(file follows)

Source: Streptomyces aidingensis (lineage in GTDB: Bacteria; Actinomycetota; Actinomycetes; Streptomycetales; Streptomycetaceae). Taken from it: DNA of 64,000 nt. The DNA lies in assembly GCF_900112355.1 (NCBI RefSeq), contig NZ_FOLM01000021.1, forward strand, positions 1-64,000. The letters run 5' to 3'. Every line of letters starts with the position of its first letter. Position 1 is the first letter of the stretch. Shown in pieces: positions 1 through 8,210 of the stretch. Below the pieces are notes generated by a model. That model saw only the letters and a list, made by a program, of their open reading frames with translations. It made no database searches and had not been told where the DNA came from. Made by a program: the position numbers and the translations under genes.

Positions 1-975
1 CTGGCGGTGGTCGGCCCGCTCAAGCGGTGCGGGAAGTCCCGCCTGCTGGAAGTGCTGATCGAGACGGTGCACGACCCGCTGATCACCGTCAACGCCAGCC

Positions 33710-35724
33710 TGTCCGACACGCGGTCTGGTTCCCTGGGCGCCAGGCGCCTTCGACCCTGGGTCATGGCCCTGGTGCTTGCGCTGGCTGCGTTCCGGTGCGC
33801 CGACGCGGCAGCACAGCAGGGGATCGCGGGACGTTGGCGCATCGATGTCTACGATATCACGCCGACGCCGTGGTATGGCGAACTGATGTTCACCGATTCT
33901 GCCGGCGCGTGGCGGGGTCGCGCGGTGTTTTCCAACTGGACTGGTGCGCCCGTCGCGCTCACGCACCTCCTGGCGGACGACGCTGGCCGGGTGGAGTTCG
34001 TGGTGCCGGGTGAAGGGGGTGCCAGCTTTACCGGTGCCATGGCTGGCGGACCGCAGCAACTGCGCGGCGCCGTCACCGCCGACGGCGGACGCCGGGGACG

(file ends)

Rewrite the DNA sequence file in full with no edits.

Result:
Source: Streptomyces aidingensis (lineage in GTDB: Bacteria; Actinomycetota; Actinomycetes; Streptomycetales; Streptomycetaceae). Taken from it: DNA of 64,000 nt. The DNA lies in assembly GCF_900112355.1 (NCBI RefSeq), contig NZ_FOLM01000021.1, forward strand, positions 1-64,000. The letters run 5' to 3'. Every line of letters starts with the position of its first letter. Position 1 is the first letter of the stretch. Shown in pieces: positions 1 through 8,210 of the stretch. Below the pieces are notes generated by a model. That model saw only the letters and a list, made by a program, of their open reading frames with translations. It made no database searches and had not been told where the DNA came from. Made by a program: the position numbers and the translations under genes.

Positions 1-975
1 CTGGCGGTGGTCGGCCCGCTCAAGCGGTGCGGGAAGTCCCGCCTGCTGGAAGTGCTGATCGAGACGGTGCACGACCCGCTGATCACCGTCAACGCCAGCC

Positions 33710-35724
33710 TGTCCGACACGCGGTCTGGTTCCCTGGGCGCCAGGCGCCTTCGACCCTGGGTCATGGCCCTGGTGCTTGCGCTGGCTGCGTTCCGGTGCGC
33801 CGACGCGGCAGCACAGCAGGGGATCGCGGGACGTTGGCGCATCGATGTCTACGATATCACGCCGACGCCGTGGTATGGCGAACTGATGTTCACCGATTCT
33901 GCCGGCGCGTGGCGGGGTCGCGCGGTGTTTTCCAACTGGACTGGTGCGCCCGTCGCGCTCACGCACCTCCTGGCGGACGACGCTGGCCGGGTGGAGTTCG
34001 TGGTGCCGGGTGAAGGGGGTGCCAGCTTTACCGGTGCCATGGCTGGCGGACCGCAGCAACTGCGCGGCGCCGTCACCGCCGACGGCGGACGCCGGGGACG